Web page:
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Big Picture vs. Little Picture

September 4, 2018

As it’s the beginning of the school year, now is a great time to think about how and why we practice.  If you’re in school, there is a lot asked of you.  There are the time commitments of being in all of your classes and rehearsals.  Then there’s the work associated with classes, rehearsals, and lessons.  All of that is important.  But if you only focus on what’s right in front of you, it’s possible that you can get frustrated and lose track of why you’re doing what you’re doing.

This can happen in our daily lives, especially while we’re in school.  It can be frustrating to sit in a practice room working on whatever is most difficult for you (for me it was piano- learning the proper fingerings for scales made me want to throw the piano out the window).  It is very easy to go to the “will I ever really need this?” question about any single aspect of school or work that you find tedious or difficult.

That’s because all of that is the Little Picture.  Don’t get me wrong- the Little Picture is important.  This is what you’re doing right now for the immediate future: homework, learning music for an upcoming performance, learning material for your lessons.  You want to do well in school, sound good in performances, and be prepared for your lessons.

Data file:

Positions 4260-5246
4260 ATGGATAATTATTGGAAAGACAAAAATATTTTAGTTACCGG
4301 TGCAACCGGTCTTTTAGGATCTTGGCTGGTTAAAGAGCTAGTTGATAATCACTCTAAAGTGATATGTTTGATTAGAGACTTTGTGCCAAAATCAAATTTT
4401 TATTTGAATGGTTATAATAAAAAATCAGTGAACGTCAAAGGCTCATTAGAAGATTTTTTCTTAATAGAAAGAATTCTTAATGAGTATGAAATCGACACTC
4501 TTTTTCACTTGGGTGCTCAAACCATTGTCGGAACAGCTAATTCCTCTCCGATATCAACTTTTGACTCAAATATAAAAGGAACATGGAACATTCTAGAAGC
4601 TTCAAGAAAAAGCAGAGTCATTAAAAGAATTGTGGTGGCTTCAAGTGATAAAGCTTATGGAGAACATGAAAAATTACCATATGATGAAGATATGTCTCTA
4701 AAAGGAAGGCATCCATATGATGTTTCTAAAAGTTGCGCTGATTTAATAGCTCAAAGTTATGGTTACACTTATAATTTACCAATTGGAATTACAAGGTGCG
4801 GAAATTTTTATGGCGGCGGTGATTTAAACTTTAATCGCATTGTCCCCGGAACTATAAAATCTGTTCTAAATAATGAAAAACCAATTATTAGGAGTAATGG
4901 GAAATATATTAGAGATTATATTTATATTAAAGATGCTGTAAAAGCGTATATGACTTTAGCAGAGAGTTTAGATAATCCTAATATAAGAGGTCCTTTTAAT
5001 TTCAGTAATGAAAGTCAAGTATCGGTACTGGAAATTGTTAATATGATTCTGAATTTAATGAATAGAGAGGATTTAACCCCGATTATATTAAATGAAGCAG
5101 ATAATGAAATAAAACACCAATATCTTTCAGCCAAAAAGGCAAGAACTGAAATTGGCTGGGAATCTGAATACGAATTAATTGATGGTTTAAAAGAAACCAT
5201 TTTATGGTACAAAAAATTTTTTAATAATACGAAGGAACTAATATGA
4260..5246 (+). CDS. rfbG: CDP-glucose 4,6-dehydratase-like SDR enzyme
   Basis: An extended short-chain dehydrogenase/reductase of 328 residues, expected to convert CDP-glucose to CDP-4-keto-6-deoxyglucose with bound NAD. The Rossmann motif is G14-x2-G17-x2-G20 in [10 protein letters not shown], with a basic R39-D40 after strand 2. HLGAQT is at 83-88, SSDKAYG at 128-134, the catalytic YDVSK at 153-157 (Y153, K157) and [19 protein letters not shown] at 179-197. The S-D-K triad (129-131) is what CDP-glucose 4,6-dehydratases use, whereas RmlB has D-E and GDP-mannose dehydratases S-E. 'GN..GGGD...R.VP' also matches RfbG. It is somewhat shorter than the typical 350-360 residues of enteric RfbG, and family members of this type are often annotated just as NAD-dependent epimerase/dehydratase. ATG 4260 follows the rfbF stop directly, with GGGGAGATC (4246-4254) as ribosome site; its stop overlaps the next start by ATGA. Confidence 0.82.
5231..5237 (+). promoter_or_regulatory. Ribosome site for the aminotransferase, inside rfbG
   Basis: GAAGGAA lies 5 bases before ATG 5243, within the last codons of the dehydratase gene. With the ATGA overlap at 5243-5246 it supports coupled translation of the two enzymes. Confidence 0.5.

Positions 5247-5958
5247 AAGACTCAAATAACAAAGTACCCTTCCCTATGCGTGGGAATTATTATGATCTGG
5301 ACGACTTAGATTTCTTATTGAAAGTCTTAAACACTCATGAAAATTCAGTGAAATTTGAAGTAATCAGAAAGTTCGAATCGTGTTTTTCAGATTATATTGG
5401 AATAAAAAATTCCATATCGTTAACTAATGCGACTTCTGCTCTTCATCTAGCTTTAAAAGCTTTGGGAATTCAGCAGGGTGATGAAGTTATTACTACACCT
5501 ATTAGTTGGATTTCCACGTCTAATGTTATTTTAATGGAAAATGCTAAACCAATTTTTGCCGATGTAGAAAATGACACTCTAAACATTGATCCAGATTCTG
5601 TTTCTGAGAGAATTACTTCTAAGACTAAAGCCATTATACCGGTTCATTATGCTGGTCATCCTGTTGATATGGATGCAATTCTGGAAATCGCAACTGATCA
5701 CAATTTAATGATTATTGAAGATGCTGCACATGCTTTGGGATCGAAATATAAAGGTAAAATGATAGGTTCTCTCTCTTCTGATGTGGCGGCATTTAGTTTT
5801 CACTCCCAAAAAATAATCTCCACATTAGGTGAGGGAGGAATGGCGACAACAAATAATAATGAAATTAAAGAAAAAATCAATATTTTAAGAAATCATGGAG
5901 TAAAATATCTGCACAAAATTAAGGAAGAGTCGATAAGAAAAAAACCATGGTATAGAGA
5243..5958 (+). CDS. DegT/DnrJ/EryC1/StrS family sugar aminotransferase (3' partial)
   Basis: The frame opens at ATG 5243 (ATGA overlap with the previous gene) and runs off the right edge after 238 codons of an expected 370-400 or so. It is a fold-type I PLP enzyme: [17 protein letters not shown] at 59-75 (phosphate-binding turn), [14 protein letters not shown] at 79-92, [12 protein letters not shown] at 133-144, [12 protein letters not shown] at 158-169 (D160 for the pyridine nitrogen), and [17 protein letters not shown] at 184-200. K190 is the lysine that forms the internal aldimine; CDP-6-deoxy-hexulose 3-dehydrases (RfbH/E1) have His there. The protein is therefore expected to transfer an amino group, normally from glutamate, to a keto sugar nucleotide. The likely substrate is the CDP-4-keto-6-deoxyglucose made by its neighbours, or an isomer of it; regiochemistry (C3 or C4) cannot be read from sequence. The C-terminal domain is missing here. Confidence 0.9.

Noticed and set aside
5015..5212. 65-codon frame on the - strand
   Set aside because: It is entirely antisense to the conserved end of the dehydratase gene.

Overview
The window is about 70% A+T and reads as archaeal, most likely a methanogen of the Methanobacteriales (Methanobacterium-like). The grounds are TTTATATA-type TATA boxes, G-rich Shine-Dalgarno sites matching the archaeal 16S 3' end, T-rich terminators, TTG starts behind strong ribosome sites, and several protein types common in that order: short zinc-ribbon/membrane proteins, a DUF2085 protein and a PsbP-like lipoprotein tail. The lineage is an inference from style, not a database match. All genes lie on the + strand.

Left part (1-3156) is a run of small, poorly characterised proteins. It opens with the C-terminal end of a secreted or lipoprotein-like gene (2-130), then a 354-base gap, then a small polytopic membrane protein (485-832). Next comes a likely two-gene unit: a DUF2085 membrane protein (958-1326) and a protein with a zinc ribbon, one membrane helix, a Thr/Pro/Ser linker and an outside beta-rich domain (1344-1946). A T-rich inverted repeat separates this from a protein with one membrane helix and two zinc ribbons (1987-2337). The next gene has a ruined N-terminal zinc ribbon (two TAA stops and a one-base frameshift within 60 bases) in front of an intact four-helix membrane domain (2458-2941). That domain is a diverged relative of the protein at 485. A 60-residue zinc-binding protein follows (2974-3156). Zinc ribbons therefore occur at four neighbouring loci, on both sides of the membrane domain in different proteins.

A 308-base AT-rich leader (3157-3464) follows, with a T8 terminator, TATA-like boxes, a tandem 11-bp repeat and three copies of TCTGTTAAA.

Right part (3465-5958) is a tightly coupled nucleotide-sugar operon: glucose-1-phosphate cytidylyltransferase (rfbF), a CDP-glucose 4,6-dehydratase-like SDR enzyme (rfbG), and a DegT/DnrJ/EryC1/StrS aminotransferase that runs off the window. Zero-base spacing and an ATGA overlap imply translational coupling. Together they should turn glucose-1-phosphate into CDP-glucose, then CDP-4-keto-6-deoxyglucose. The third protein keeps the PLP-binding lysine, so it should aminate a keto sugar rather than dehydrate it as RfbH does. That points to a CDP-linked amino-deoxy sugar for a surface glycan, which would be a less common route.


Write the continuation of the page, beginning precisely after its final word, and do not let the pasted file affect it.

Here’s the hard part- You shouldn’t let the Little Picture obscure the Big Picture.  The Big Picture is the overarching reason you’re doing all of this work.  You get to decide what the Big Picture is.  Please let me offer some advice:

  • Make the Big Picture a concept, not a goal.
    • If you make your big picture a goal, like winning a certain job, then as soon as you achieve it, you’re done.  My big picture is to be a great trumpet player, musician, and teacher.  If my goal was to play lead on Maynard Ferguson’s band, I would have been done with my Big Picture before I was 30.  If it was teaching trumpet at a great music school, then I would still have been done before I was 40.  Make no mistake, those are things I wanted to do and am happy to have done.  But those were all Little Picture things.
  • Stay aware of both the Little Picture and Big Picture.
    • When you lose sight of the Big Picture, it can feel like what you’re doing is pointless, and you’ll never get anywhere.  My career is going well, but it wasn’t exactly a straight line.  I worked at America Online for a short period of time, taught kindergarten for a year, and worked for the Chicago Symphony Orchestra’s Education Department.
  • Invest heavily in every Little Picture.
    • As hard as it can be, take every step in your potential growth seriously.  I have lots of rules.  One of those is:  Knowing is generally better than not knowing.  When you encounter those parts of your education that you don’t like, don’t care about, find difficult, or any combination of those- take the time to do the work and, even if you never see any concrete benefit from it, you’ll be the better for it.

If you can operate this way, you can’t help but continue to grow.

Now get to work.  And never forget why you’re doing it.

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One comment

  1. Your posts are always so inspiring! I always end up sharing some part of your blog posts in conversation with my classes.



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